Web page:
[UPDATE 24th February: our hike this morning to San Jacinto Peak showed that melting has been even faster than expected. Most trail conditions already more closely resemble the Report from 17th Feb available below. Note that due to compaction by hiker traffic over the weekend Devil’s Slide Trail had tricky ice in patches, especially early this morning.]
Just a brief update on the twelfth storm of this winter (the fifth of 2020) which passed over the San Jacinto mountains yesterday, 22nd February. Melting is happening so fast that conditions will largely revert to similar to the previous report (linked here) within a couple of days, so I will not go in to too much detail.
A short video from San Jacinto Peak this morning discusses current and future conditions.
Snowfall was 2-4″ in the high country (depending on location more than elevation), and just over an inch at Idyllwild, where we also had a mix of rain (0.2″) and hail (0.25″). Unlike the storm 12 days earlier, the snow was very wet, with large flakes, and there was much less wind associated with the storm, so drifting was minimal.
Snow depths measured today are listed at the foot of this posting. Most major trails have already been traveled and melting is so rapid already today that few trails are obscured by snowfall. Nevertheless cautious navigation is strongly recommended everywhere.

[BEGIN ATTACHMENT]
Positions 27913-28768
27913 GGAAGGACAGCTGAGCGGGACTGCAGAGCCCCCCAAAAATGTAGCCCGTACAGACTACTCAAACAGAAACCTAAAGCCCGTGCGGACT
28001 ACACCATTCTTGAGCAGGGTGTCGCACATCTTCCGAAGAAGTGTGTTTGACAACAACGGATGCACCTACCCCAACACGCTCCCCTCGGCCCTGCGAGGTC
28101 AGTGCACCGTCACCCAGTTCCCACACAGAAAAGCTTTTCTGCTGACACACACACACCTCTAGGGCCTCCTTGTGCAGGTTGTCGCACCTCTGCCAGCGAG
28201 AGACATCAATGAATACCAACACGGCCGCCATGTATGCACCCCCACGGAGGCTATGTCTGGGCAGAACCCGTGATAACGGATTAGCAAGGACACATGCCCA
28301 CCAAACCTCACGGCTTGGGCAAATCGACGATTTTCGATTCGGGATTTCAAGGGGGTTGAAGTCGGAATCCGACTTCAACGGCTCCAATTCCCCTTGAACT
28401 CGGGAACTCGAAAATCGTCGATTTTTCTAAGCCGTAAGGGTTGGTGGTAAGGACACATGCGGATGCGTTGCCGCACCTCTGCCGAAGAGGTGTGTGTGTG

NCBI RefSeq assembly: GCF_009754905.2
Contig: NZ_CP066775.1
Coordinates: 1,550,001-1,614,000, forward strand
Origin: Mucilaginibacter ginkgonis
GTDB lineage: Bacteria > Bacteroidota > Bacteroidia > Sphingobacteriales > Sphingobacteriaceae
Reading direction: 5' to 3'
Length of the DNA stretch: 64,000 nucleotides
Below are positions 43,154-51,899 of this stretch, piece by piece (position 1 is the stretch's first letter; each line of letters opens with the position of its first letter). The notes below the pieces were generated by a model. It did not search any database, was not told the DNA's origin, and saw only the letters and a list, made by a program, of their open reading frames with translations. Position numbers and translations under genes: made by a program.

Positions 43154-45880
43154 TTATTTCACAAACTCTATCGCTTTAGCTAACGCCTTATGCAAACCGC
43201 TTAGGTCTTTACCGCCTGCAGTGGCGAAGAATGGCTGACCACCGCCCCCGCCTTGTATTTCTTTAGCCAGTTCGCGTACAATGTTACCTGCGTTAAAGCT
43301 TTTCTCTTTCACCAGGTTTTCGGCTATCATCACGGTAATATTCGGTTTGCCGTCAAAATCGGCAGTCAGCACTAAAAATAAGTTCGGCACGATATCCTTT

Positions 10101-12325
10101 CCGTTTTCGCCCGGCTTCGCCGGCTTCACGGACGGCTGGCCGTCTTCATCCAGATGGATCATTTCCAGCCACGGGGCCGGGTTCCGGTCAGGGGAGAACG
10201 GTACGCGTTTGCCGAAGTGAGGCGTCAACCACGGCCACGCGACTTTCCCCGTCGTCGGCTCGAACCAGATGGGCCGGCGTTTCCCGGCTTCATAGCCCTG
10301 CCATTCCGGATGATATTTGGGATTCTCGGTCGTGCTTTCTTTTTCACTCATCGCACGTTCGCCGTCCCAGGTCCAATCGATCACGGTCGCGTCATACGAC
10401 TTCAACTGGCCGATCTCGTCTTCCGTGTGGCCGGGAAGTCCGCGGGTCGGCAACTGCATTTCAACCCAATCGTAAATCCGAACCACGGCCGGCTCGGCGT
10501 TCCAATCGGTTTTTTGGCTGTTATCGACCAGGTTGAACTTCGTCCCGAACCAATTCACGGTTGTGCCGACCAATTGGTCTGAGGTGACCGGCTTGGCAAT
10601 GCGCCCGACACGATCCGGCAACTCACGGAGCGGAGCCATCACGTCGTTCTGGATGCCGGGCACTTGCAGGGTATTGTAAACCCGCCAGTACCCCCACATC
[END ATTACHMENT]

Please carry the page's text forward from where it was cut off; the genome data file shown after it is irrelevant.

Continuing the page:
I ascended and descended San Jacinto Peak from Humber Park in just boots this morning, as the footing in 2-4″ of fresh snow was reasonable. Although large sections of trail, especially below 9000′, are already wet and slushy, these are not expected to refreeze overnight this week. Consequently ice formation should be limited and the need for additional traction minimal. Hiking poles are currently more useful than spikes.
Microspikes may be useful, but are not required, above about 7500′ elevation, especially on the snow overlying compacted icy trails. Exposed trails with southerly aspects (e.g., South Ridge, PCT north of Saddle Junction, lower Deer Springs) are melting very rapidly up to 8600′. Snowshoes may be of limited use off-trail above about 9500′ elevation.
Despite unseasonably warm temperatures this week, hikers should nevertheless be prepared for temperatures near or below freezing in the high country, and potentially well below freezing when considering windchil effects (see below for weather recorded recently at San Jacinto Peak).
Note that the USFS gate at Humber Park reopened on 5th February.
WEATHER Temperatures will be well above seasonal for the next week, and very rapid snow melt is expected, especially on sun-exposed slopes. A potentially significant snow storm is currently forecast for 1st-2nd March. The remainder of the spring (March to May) is otherwise expected to be warmer and drier than average, as discussed in the latest NWS San Diego video.
At San Jacinto Peak (10,810ft/3295m) today, Sunday 23rd February 2020, at 0910 the air temperature was 24.8°F (-4°C), with a windchill of 9.8°F (-12°C), 82% relative humidity, and a moderate NNW wind sustained at 5 mph gusting to 15.6 mph.